As the elderly segment of our population grows, all parts of our legal system must respond to the challenge of assuring the adoption of laws, policies and practices that recognize the unique needs of the aged and enhance healthy, stable, respectful and contented aging both for seniors and those who care for them. Touro’s Aging and Longevity Law Institute intends to be a leader in this venture, providing training and resources for lawyers, judges, legislatures and both public and private agencies who all must strive to improve the potential for a productive, safe and dignified long life.
I am delighted to be part of the Institute’s creation. I have taught an Elderlaw Clinic for law students at Touro since 1993 and every day we see the struggles that seniors and their families endure as they attempt to traverse minefields in their search for appropriate public and private benefits and services. Our system of laws owes them better and the Institute aims to be at the forefront of innovative thinking on legal issues affecting aging, fostering creative and compassionate solutions to the needs of all people as they age. We need lawyers, judges and legislators whose respect for the elderly translates to wise policies and practices, informed by cutting edge research on the realities of today’s older population. Advances in medicine, psychology and technology have expanded our understanding of the aging process and offer great promise for more robust and richer experiences in later life. But these advances must be matched by laws, court procedures and programs that take this new knowledge into account and are implemented by lawyers and officials with sensitivity to the distinct circumstances of the elderly. Educating those in the legal system and those who provide services to them and their families must be interdisciplinary, so I am thrilled that we are partnering with Touro’s Schools of Medicine, Pharmacy, Health Sciences, Social Work and Pharmacy to develop our programs.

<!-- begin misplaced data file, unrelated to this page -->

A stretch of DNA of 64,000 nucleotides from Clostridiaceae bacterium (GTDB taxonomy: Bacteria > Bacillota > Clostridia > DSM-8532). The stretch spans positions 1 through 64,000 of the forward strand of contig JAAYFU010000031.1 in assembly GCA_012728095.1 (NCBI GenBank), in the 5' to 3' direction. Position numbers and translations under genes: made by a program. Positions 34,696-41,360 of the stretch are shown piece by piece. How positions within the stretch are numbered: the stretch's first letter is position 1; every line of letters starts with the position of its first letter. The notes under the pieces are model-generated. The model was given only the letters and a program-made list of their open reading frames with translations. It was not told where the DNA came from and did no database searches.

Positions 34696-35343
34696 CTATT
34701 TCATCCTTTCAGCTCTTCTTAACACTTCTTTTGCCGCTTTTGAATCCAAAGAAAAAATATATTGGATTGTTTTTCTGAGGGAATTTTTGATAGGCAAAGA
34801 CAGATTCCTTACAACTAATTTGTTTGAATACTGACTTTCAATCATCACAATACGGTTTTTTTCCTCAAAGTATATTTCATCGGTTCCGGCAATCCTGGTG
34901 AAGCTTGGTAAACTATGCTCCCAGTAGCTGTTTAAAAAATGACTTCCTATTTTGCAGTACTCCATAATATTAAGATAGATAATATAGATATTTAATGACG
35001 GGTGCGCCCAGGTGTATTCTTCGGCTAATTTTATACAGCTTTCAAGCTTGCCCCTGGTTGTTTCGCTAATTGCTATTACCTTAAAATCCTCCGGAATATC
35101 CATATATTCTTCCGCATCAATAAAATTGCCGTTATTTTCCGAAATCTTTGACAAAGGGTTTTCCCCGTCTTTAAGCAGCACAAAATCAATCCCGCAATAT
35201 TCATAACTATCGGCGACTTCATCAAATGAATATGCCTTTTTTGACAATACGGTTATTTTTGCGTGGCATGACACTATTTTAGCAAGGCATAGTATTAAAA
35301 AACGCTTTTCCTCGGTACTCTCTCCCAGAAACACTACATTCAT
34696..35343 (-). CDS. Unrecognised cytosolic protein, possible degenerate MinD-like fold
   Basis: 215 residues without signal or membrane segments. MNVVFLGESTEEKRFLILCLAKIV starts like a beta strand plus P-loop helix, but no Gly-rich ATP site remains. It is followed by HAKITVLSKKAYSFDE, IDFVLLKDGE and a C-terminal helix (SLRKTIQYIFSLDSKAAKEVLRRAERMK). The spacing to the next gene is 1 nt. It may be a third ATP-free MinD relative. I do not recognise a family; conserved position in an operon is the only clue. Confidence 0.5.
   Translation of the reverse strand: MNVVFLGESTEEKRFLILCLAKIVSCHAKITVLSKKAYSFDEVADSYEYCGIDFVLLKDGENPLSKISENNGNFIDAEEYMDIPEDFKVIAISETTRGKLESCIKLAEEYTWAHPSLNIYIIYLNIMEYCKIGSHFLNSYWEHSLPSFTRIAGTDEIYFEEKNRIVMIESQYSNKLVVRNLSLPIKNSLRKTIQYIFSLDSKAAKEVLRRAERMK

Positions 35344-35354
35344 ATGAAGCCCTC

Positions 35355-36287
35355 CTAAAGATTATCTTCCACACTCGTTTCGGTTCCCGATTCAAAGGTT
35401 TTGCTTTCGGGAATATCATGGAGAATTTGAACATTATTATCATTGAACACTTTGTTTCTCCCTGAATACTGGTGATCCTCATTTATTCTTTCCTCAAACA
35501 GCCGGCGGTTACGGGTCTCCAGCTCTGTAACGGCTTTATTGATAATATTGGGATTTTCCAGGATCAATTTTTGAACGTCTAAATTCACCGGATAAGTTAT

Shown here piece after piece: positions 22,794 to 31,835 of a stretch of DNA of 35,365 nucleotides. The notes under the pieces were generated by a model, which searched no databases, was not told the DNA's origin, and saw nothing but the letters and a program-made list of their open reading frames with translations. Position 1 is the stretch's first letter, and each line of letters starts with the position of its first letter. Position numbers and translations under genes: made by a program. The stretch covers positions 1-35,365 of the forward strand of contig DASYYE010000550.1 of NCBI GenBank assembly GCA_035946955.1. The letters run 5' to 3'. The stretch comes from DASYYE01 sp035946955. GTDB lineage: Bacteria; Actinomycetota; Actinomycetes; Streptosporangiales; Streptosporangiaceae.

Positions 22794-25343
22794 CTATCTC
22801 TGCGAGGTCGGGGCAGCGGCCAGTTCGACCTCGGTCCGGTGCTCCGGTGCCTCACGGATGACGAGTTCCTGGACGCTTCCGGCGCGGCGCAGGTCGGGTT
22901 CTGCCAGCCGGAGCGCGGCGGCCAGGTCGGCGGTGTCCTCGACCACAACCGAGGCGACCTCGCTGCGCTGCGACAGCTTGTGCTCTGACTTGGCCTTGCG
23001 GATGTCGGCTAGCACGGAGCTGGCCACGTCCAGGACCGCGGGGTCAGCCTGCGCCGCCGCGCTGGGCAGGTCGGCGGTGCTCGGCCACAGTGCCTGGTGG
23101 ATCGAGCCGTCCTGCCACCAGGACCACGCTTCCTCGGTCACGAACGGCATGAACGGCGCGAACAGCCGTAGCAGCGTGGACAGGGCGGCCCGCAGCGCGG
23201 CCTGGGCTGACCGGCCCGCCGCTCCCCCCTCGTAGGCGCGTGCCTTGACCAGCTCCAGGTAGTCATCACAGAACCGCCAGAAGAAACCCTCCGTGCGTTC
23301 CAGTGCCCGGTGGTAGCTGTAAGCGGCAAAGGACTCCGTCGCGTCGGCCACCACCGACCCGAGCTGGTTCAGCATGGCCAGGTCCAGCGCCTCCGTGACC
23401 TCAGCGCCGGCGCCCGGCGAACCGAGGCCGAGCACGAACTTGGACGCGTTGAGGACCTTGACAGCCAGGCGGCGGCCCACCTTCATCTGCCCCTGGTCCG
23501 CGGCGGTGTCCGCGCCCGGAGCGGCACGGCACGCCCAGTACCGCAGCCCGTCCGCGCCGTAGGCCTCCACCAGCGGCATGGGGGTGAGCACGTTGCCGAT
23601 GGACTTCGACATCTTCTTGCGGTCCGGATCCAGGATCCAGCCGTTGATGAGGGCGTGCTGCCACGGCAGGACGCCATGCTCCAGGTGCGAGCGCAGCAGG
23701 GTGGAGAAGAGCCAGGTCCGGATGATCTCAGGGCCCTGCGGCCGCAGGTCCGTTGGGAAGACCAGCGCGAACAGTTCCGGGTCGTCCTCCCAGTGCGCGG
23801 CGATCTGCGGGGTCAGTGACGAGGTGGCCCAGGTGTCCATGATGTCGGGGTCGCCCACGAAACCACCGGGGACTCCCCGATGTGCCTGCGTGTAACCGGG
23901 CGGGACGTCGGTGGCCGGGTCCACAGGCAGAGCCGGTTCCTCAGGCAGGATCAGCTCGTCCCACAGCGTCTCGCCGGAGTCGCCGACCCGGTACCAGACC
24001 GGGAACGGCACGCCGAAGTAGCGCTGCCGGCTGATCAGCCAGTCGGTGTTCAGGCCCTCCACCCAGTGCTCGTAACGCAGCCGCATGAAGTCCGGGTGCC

The Institute will be a center for the exchange of research, ideas and thoughtful discussion on the legal consequences and challenges of aging and longevity. Training the next generation of lawyers to confront these challenges and be perceptive and thoughtful advocates for older clients is urgently needed and is a pivotal goal of the Institute. Touro Law’s Concentration in Aging and Longevity Law in the J.D. program offers the courses and experiential learning enabling our graduates to start their careers with the substantive knowledge, law practice skills and attitudes to assist older clients with competence, compassion and creativity.
The Institute has been inspired by Bob Abrams’ forethought and creative energy; I am honored to begin this venture with him. A tireless advocate for the rights of the elderly, his leadership in the field of elderlaw will enhance all the Institute’s activities and bring wisdom to all our efforts.
Associate Professor of Law
Director, Aging and Longevity Institute